I remember the first time I heard about nutritional yeast from my friend Rosie. I was completely intrigued and bought a bottle of it that night. I’ve been sprinkling it on just about everything ever since. Nutritional yeast has a powdery, flaky consistency with a “cheesy” taste, but it is completely vegan and gluten free. It’s inactive yeast, so it won’t rise, grow or produce beer. It is one of few vegan sources of vitamin B12 and other important nutrients, but most importantly adds amazing flavor. I love to sprinkle it on salads, popcorn, veggies, scrambles, and soup. Nutritional yeast might not be the best addition to a fruit smoothie, but if you’re into that, go you.

 6. Hemp seeds

Hemp seeds are great in smoothies and sprinkled on savory foods. Hemp makes really itchy necklaces, but when consumed, provides you with omega-3s (again!), vitamin E, easily digestible protein and anti-inflammatory agents. Hemp seeds are a great way to stay heart-healthy. They are also a great source of amino acids which leads me to…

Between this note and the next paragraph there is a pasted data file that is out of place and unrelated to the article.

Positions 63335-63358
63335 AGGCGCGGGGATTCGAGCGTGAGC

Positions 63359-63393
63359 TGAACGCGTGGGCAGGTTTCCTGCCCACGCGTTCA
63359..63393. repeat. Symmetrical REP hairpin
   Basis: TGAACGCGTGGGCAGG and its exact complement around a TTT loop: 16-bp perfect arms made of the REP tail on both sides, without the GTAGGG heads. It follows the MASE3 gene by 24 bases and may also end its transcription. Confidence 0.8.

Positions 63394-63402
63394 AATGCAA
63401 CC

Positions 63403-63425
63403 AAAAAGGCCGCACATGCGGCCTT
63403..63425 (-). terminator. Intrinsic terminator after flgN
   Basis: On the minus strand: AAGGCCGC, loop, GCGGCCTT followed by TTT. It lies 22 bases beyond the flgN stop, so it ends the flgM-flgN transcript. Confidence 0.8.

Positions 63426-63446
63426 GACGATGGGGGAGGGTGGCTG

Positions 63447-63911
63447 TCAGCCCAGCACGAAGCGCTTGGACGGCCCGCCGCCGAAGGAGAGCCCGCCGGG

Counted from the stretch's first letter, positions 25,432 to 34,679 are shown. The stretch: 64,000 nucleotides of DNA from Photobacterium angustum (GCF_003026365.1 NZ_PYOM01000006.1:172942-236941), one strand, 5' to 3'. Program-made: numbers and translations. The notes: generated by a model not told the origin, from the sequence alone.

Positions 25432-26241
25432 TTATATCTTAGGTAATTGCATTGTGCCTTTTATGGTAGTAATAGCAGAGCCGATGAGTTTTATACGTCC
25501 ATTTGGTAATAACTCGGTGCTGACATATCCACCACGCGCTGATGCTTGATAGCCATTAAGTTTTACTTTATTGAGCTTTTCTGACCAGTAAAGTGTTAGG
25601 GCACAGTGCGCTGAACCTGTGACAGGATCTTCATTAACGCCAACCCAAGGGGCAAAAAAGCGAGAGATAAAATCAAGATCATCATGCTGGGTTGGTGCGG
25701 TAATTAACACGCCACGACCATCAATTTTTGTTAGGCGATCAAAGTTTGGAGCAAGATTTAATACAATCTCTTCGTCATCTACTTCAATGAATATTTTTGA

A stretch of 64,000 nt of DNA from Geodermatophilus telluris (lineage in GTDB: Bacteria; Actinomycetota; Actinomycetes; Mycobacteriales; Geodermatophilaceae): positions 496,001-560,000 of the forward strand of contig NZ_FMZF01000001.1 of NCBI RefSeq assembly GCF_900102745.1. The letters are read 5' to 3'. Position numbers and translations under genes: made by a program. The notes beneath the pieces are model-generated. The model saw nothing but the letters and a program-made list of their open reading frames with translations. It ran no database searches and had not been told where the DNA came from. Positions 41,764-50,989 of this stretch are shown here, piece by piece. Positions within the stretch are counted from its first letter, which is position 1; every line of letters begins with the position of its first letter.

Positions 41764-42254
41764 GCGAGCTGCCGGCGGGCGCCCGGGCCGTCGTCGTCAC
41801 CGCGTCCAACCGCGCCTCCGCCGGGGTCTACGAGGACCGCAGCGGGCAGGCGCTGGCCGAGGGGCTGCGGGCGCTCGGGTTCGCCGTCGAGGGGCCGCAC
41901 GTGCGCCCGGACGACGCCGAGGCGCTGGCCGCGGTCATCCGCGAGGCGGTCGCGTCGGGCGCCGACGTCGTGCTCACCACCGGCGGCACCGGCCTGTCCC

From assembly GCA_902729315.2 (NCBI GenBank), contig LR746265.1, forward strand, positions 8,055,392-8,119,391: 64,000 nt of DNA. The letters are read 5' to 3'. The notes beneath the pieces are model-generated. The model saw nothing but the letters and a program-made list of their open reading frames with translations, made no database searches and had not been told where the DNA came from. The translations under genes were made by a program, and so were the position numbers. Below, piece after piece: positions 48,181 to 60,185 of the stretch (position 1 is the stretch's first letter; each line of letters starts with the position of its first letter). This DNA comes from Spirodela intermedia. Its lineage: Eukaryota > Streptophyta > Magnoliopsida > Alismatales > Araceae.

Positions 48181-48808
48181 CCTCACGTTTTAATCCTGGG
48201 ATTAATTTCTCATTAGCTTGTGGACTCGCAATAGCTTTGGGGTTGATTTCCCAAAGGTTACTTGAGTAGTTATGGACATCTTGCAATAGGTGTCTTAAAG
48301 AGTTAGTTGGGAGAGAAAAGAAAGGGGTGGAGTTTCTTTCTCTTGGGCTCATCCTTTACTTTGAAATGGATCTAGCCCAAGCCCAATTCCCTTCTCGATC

7. Liquid aminos

The second I welcomed liquid aminos into my life, I never let them go. I love salty foods and believe soy sauce tastes delicious on almost everything. Liquid aminos are an incredible and delicious alternative to soy sauce. They taste very much like each other, except that liquid aminos doesn’t contain MSG, added salt, and gluten. Like the name suggests, this dark wonder contains all 16 essential amino acids. Amino acids are the building block of protein, and especially if you are not getting enough protein, liquid aminos can contribute immensely to your health.

Note: This will taste terrible in a fruit smoothie, but really great on steamed veggies.

8. Matcha